Last Thursday Donald Trump spoke to a group of Republicans in Baltimore. One of the things he said caught my attention: “The lightbulb. People said what’s with the lightbulb? I said, here’s the story. And I looked at it, the bulb that we’re being forced to use, No. 1, to me, most importantly, the light’s no good. I always look orange. And so do you. The light is the worst.”
Last Friday I took my class on a visit to a fixture manufacturer’s showroom. The visit was pretty successful, but I had one issue with the information that was presented. This manufacturer’s rep presented their CRI 80 and CRI 90 products by saying that CRI 80 dulls colors and CRI 90 makes colors “pop”. I can’t blame him too much, after all it’s a common misconception that higher CRI is “better.” However, it’s not true so let’s take a look.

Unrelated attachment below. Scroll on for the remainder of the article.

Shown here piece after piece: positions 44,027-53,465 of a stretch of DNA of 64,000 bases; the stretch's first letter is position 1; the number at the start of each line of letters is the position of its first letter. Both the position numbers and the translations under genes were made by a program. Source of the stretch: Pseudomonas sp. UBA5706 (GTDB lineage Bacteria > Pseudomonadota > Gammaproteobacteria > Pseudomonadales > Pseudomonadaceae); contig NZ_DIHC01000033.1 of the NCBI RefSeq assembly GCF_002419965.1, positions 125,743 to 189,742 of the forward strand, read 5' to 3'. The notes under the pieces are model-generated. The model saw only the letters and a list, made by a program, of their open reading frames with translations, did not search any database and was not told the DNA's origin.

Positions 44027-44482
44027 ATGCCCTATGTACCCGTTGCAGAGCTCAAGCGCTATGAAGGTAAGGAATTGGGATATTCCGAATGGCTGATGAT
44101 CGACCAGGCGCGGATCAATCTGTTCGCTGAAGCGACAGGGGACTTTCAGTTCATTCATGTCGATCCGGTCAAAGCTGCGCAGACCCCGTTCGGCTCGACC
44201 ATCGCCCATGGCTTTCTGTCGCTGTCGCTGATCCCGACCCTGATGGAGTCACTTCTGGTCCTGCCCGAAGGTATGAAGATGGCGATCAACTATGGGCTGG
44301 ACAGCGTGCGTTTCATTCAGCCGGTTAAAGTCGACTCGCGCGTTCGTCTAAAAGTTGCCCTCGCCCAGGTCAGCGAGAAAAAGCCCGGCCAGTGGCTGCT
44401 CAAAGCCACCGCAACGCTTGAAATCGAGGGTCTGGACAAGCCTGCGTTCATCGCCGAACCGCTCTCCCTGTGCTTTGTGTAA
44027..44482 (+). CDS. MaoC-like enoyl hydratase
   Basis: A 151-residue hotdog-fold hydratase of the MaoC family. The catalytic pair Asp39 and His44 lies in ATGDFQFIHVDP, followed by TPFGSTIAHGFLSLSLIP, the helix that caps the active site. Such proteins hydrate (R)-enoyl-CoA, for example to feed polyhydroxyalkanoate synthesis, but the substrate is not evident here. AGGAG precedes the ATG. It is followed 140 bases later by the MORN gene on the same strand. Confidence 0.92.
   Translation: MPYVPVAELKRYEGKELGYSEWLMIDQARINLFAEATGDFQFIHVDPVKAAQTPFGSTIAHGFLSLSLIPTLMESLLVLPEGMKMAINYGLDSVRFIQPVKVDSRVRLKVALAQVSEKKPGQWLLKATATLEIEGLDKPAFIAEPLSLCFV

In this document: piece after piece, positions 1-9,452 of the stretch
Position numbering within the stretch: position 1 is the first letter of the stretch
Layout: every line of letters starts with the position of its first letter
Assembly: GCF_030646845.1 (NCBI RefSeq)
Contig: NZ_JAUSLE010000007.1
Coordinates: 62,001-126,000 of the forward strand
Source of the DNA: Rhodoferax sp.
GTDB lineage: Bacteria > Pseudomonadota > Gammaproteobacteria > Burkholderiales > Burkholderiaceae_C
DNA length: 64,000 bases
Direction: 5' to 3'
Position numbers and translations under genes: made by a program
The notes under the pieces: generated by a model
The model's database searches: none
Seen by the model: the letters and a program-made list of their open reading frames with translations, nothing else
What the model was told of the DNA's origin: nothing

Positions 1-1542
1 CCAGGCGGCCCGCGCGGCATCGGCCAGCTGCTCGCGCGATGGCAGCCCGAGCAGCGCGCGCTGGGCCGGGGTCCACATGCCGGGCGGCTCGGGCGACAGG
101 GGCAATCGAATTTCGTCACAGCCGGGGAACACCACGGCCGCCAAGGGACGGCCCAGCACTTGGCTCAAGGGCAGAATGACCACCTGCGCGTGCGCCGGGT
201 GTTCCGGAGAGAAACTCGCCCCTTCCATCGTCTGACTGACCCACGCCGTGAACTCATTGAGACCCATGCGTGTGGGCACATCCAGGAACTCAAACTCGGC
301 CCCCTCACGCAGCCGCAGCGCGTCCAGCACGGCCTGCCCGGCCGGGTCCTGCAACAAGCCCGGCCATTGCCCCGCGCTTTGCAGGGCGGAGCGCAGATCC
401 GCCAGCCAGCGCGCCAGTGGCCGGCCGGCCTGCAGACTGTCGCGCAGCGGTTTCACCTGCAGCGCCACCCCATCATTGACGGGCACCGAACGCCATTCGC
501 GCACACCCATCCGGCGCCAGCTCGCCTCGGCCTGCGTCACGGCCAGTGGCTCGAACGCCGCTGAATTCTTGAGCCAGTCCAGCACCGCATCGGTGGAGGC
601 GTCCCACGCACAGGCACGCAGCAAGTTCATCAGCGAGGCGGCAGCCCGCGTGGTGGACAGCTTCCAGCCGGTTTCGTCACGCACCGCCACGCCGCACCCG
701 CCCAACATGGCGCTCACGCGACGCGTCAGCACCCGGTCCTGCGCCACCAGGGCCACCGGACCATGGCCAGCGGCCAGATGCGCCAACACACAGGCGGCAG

Studio T+L's Jason Livingston will be presenting Understanding and Applying TM-30 to the New Jersey section of the IES on Tuesday, March 19th. If you're interested in attending you can register at http://www.iesofnj.org/TM3015.html.
Like other lighting technologies, the color or chromaticity of light emitted by an LED can shift over time. To address the challenge of developing accurate lifetime claims, DOE, together with the Next Generation Lighting Industry Alliance, formed an industry working group, the LED Systems Reliability Consortium (LSRC). A new LSRC report, LED Luminaire Reliability: Impact of Color Shift, focuses on chromaticity. The purpose of the new report is not to define limits for specific applications, but rather to enable a better understanding of how and why color shifts, and how that impacts reliability. Download it and take a look.